I do think that you have to inform yourself about this technology, and I will get to that in a moment, but using it comes with concerns and those giving this advice rarely talk about those. Data privacy concerns around companies running the models that most of the public have access to are real. Creating an account tied to personal information with any company opens individuals up to data collection and sale, it also perpetuates surveillance capitalism. The FTC has just this week opened an investigation on OpenAI about the harms the tool may be inflecting. This should especially be considered if you are asking students to create accounts. Additionally, there are real human labor costs and climate costs that some may not want to contribute to. If we are going to give this advice to run out and create accounts and play with this technology I think that we should start with some of these concerns first.
Finally, I will say that I do think that using ChatGPT can be a great way to learn about these tools but I’ve seen this advice backfire so many times. The truth is that all of these bots (ChatGPT, Bing, BARD, etc.) are really easy to use poorly but using them in interesting and unique ways takes some thought. Prompt engineering is a bit of an art. I’ve seen many people use poor prompting to explore these tools and then write them off as nothing special because they stop too soon and don’t ask the right questions in the right way.
Evergreen Teaching Advice
Learn about ubiquitous tools, their uses, and impacts
Every once in a while a technology comes around that impacts larger society through sheer volume of usage. Think social media, mobile devices, and even the internet itself. These are technologies where your students are likely to come in with direct experience or at least questions about using it. And so you might want to know a thing or to about it before you get into class. As mentioned above, a lot of folks say just go out and use the tool and that is one way but I’m not here to force anyone to do anything they don’t want to and I’m also just not convinced it is the best way to learn about generative AI.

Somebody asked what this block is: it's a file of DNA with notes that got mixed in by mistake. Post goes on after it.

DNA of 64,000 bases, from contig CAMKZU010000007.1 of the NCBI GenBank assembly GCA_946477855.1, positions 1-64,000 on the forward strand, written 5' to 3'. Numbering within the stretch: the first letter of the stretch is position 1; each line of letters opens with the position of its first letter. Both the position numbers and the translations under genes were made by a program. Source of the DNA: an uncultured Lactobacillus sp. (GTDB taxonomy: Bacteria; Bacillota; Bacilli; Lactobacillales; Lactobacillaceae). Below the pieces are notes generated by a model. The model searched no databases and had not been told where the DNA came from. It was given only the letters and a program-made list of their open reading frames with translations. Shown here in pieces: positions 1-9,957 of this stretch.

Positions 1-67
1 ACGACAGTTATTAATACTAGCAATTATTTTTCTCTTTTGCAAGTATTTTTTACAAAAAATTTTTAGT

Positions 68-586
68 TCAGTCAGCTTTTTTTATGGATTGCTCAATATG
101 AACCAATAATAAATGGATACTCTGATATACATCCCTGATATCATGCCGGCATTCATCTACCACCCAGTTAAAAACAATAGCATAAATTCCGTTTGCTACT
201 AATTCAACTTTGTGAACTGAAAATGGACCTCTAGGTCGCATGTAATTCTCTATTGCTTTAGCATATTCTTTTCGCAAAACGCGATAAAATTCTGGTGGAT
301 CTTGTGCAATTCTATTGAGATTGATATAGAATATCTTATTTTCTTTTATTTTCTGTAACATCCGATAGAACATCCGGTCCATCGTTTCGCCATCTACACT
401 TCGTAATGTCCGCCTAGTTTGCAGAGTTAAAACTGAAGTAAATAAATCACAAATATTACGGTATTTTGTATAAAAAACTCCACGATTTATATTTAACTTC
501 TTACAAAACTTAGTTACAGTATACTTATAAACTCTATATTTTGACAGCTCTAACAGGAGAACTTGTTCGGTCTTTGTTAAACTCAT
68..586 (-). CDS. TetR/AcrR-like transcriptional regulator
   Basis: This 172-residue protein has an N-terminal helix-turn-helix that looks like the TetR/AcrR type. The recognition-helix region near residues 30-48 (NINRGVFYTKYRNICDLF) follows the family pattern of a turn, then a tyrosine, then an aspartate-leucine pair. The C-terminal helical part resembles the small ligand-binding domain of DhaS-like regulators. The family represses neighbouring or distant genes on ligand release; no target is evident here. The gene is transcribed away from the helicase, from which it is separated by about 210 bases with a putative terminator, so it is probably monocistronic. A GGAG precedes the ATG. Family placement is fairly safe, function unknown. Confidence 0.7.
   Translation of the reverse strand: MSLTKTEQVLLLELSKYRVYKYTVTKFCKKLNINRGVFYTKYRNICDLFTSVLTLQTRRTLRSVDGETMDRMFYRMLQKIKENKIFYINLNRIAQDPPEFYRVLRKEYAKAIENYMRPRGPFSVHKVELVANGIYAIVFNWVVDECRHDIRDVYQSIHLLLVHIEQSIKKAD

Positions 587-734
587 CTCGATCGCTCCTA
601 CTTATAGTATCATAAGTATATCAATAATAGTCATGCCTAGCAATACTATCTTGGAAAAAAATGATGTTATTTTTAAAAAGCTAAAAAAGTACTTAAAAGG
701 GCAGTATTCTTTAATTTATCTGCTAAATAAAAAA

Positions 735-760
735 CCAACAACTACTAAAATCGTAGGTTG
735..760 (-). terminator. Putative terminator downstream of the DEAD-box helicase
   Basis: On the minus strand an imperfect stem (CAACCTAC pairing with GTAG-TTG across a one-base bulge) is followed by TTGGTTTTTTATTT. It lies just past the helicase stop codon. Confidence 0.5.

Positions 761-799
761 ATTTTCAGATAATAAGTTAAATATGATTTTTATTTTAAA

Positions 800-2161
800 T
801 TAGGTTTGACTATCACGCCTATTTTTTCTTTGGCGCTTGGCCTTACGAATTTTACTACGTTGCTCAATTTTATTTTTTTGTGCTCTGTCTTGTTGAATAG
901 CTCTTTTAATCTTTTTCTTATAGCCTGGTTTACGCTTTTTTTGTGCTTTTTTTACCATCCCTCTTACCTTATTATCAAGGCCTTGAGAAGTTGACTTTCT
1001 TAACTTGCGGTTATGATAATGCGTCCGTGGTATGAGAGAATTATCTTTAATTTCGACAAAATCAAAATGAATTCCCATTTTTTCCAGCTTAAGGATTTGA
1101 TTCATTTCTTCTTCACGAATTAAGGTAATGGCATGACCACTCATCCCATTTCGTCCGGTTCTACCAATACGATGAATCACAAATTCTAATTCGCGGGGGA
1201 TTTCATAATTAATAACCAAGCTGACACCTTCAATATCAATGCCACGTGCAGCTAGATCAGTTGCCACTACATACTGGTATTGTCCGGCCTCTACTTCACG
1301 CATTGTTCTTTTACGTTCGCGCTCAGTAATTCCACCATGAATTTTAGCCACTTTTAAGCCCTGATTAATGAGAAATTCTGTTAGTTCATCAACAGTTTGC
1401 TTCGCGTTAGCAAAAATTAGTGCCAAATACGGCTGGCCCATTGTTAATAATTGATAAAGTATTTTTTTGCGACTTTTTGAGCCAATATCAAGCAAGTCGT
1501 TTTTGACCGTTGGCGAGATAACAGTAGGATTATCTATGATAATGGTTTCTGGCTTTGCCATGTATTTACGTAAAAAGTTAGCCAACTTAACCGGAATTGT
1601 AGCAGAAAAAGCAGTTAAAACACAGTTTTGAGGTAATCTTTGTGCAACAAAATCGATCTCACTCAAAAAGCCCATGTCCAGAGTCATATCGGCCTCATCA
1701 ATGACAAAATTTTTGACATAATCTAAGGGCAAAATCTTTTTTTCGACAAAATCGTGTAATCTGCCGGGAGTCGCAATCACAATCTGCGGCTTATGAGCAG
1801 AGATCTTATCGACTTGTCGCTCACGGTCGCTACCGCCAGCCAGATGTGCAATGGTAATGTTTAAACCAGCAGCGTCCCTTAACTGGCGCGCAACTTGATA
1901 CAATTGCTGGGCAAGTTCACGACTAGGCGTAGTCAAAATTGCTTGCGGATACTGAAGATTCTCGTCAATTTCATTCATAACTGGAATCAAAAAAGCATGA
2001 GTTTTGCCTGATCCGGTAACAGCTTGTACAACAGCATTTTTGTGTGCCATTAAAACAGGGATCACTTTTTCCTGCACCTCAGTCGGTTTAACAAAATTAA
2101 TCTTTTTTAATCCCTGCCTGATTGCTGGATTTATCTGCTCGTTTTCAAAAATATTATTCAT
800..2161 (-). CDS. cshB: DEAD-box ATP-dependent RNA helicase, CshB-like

There is plenty to be learned by reading about how this tech functions, various impacts to industries/society, as well as pedagogical uses. Besides just reading about the tool there are plenty of demo videos on YouTube and TikTok that actually show you how people are using it. There are free courses on prompt engineering which are filled with examples of inputs/outputs. You could also partner with a friend or a colleague who is using the tool and ask them to show you examples of ways it has benefited/failed them.
Let students know where you stand
No matter if you are 100% embracing or rejecting ChatGPT you should know enough to take some kind of stance, or at least start a conversation, or respond to student questions. Because of the variety of ways that it can be used and the variety of ways that different classes may approach it, you should make it clear what use of ChatGPT means for your class especially if you consider some uses to be cheating. Don’t be afraid to let students know if you are still making up your mind about it. It is still really new and many of us are trying to figure out what it means for our disciplines and fields.
Don’t Freak Out About Cheating
- Don’t fail all of your students
- Don’t use GenAI tools as detectors (see section about learning how the tools actually work)
- If you use actual detectors don’t rely on them solely to determine cheating
There is a place for assignment/course/assessment design but I think that it is trickier than many are making it out to be and that it is going to take some classroom trial and error to really figure out. I do think that in some cases we have let writing stand in for knowing and this technology will upset that. Some disciplines will move to assess without writing and instead move to projects and presentations. Yes some will move to surveillance but I’m hoping that will be at a minimum.
Focus on Care
Care about your students. Trust them. Have conversations with them.